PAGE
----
What’s Wrong With My Beer?

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what's wrong with my beer?

Each month, Fermenta: The Michigan Women’s Craft Collective awards a scholarship to a member. The scholarship program covers a variety of classes and educational opportunities ranging from introductory courses and workshops to continuing education and certifications for professionals. As the winner of the April scholarship, I received an off-flavor tasting kit from the Cicerone program in collaboration with AROXA.

The kit contains food-grade additives for the six most common off-flavors: three associated with production and fermentation, and another three that develop during storage and handling. Online support materials include a seminar narrated by Ray Daniels that walks users through the tasting process, printed materials for presenting the kit, and printed materials with talking points for each off-flavor. The off-flavors related to brewing and fermenting are DMS (dimethyl sulfide), diacetyl, and acetaldehyde. For storage and handling, the kit covers trans-2-nonenal (oxidation), lightstruck, and infection. The spike additives express each flavor clearly when used with a light-style beer such as Pilsner or Kölsch.

I worked through the kit with a group of co-workers from HopCat Detroit. Our group included bartenders, servers, our beer program manager, and a beer program manager-in-training, some of whom are new homebrewers. We used a Kölsch-style beer for our control and spiked beers. First, using our control sample, we walked through how to smell and taste beer. Moving on to the spiked samples, each person made notes on what they smelled and tasted, and then we shared them with the whole group before going through the seminar notes on the causes and commonly perceived aromas and flavors.

The additives are each mixed into a beer and, alongside the control pour, the participants smell, taste, and describe their perception of these off-flavors. Since the basic kit is designed for six participants, one of its strengths is the opportunity to work through the seminar and kit with a group and discuss how each member individually perceives each aroma and flavor. Discussing experiences in addition to specific descriptive words helps to tie each off-flavor to memory and develop stronger vocabulary around each sample. These words and experiences aid participants in learning to associate industry-standard vocabulary terms with individual perceptions.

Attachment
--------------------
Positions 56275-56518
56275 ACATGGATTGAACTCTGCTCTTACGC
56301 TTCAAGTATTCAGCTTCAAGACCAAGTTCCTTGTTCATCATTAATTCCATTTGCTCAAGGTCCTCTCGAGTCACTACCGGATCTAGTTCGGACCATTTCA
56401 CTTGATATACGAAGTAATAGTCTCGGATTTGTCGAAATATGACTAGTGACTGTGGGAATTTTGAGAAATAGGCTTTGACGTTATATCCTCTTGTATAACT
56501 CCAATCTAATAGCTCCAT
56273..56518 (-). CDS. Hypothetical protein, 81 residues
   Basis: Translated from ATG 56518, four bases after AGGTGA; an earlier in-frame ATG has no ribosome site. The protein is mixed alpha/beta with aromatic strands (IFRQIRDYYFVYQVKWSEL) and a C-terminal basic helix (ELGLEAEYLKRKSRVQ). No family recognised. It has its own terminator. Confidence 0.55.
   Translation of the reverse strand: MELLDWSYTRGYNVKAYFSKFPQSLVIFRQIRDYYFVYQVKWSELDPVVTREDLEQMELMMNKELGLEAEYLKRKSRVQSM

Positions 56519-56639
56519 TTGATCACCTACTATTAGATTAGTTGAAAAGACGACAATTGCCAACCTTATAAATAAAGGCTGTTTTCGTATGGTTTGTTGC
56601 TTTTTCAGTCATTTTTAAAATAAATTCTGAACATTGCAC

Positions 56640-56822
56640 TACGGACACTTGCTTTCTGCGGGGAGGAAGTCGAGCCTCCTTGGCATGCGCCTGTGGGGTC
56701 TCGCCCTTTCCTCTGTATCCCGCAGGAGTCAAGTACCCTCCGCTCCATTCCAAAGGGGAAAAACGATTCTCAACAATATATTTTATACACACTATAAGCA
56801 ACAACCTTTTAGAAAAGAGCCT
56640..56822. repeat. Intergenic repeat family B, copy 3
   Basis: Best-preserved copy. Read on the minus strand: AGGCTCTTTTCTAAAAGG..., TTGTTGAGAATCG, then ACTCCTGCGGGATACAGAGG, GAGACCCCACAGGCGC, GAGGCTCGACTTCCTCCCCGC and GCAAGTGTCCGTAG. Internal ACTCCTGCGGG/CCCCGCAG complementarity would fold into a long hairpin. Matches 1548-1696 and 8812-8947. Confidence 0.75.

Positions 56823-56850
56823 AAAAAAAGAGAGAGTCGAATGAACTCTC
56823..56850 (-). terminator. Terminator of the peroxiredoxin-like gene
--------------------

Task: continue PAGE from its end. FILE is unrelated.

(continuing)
For example, one of our participants immediately said that the acetaldehyde sample reminded her of Halloween. After talking through it for a minute or two, she realized it was pumpkin she smelled. Pumpkin, along with green apple and cut grass, is a common aroma associated with elevated levels of acetaldehyde that can occur in young beers that may have been separated from the yeast prematurely. Acetaldehyde is present in all beers, but healthy and active yeast will convert it to ethanol, leaving little in the finished product.

This kit is an excellent way to familiarize oneself with common off-flavors and is perfect for homebrewers, competition judges, industry professionals, and enthusiastic consumers. More information on the kit can be found at cicerone.org/us-en/online-webinars and on Fermenta at fermentamichigan.org.

Debbie Leggett, writer of Tipsy Linguist, is a sociolinguist, philosopher, lifelong resident of the Detroit area, traveler, restaurant and bar professional, and craft beverage enthusiast. She loves to hear stories, tell stories, and discover all the different ways humans connect in this wonderful world. Language is a social event, it brings us together, sometimes creates confusion and distress, and is so uniquely human. Interestingly, delicious fermented beverages do something similar.